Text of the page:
Attorney-at-Law

APA AND 2017-10

In Uncategorized on 07/19/2022 at 12:34

Cedar Land, LLC, Big Escambia Ventures, LLC, Tax Matters Partner, Docket No. 7284-19, filed 7/19/22, wants to be delisted. That’s not the A-List at the latest high-priced club; that’s the listed-transactions bad-boy list per Notice 2017-10. And of course they’re playing the Hewitt, ya-dint-follow-the-APA, gambit.

Judge Albert G (“Scholar Al”) Lauber has the stagesetting.

“…petitioner contends that Notice 2017-10 is invalid because it was improperly promulgated under the Administrative Procedure Act (APA). Specifically, petitioner contends that the designation of transactions as ‘listed transactions’ constitutes an agency ‘rule’ that must be promulgated pursuant to notice-and-comment rulemaking. The IRS concedes that Notice 2017-10 is a ‘rule’ for APA purposes but contends that this rule was exempt from notice-and-comment procedures. Petitioner seeks partial summary judgment on this question.” Order, at p. 2.

Needless to say, we have more syndicated marked-up boondockery here. The Big Scambies want document production of what IRS told Congress and the Comptroller General per the Congressional Review Act, 5 U.S.C. § 801(a)(1)(A). The CRA is twin sibling to the APA.

IRS folds on Notice 2017-10 being a “rule” within the meaning of the APA. The Big Scambies were claiming IRS said Notice 2017-10 wasn’t a “rule,” but told Congress and the CG it was. So they want Notice 2017-10 and Notice 2017-29 (2017-10 housekeeping stuff) material. But see supra, as my high-priced, A-list colleagues say. IRS agrees it’s a “rule,” but is exempt from notice-and-comment.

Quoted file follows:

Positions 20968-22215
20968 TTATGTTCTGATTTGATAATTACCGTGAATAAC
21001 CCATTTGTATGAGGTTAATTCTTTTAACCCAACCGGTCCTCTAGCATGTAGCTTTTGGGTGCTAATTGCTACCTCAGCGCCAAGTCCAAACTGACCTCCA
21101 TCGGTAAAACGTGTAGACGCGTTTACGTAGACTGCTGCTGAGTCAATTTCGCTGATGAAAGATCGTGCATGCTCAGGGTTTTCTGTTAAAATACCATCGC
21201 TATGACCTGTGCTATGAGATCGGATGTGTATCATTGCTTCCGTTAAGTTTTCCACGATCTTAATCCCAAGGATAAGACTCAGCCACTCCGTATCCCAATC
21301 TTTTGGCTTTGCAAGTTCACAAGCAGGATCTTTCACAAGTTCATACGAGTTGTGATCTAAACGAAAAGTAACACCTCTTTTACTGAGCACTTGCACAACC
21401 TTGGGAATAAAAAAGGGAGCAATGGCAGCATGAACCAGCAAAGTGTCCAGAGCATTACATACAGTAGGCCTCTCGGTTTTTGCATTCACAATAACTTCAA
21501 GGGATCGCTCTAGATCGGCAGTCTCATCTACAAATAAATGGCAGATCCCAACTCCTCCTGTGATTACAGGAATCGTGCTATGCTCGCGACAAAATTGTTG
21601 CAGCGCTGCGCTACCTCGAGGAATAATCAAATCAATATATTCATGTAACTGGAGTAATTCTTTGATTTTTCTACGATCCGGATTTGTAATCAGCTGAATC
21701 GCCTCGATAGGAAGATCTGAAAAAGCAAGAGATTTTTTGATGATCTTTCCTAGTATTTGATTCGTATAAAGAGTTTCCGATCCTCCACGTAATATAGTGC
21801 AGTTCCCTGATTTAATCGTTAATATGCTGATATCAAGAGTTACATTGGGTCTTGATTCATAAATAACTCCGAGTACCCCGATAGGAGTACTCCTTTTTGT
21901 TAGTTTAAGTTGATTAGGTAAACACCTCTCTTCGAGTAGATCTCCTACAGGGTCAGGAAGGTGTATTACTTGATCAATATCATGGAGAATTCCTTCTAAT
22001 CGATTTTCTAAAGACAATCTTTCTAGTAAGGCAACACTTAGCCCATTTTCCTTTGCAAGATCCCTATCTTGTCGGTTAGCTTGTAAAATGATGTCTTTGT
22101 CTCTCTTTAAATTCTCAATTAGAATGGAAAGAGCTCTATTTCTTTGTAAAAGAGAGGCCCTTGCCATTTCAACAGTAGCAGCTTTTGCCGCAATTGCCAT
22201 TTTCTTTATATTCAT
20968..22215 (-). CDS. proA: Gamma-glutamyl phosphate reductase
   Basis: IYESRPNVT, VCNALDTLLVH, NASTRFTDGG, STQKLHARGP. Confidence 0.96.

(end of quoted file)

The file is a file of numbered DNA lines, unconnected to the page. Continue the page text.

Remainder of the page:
Judge Scholar Al: “While believing that none of the documents petitioner seeks is relevant, respondent has voluntarily produced the CRA reports covering Notice 2017-10 and represents that he will include them in the administrative record. Acknowledging this representation, we agree with respondent that petitioner is entitled to none of the other documents it seeks. Notice 2017-29 is not at issue in this case; CRA reports and related correspondence addressing that Notice are thus irrelevant. And because the Commissioner acknowledges that he submitted CRA reports to Congress because he regards Notice 2017-10 as a ‘rule,’ petitioner needs no ‘internal communications, memoranda, reports or other documents that may tend to show how or why any [CRA] reports were submitted to Congress.’” Order, at pp. 2-3.

No document production. But I’d like to see what Judge Scholar Al does with summary J on APA.

I give the Big Scambies’ counsel a Taishoff “Good Job, First Class” for playing a strong Hewitt gambit thus inducing the “rule” fold. I wouldn’t bet the ranch on the exemption ploy in 11 Cir. Check out 5 USC §§551(4) and 553.

But I give IRS’ lone counsel a Taishoff “Good Job, Third Class” for a wise fold.

I’ve reached out again to a colleague, one of the attorneys for petitioner, for a comment, but I expect I’ll get the same answer I got back last November. See my blogpost “Straining Out a Knat,”11/15/21. I remember a Tax Court Judge years ago refusing a petitioner a gag order on account of my blog comments, stating the public’s right to know. But given the (admittedly correct) reticence of attorneys, there are already de facto gag orders in place all over.

Edited to add, 7/19/22: My colleague responded. As expected, no comment, except that he joins me in looking forward to the opinion on the exemption of Notice 2017-10 from the APA.

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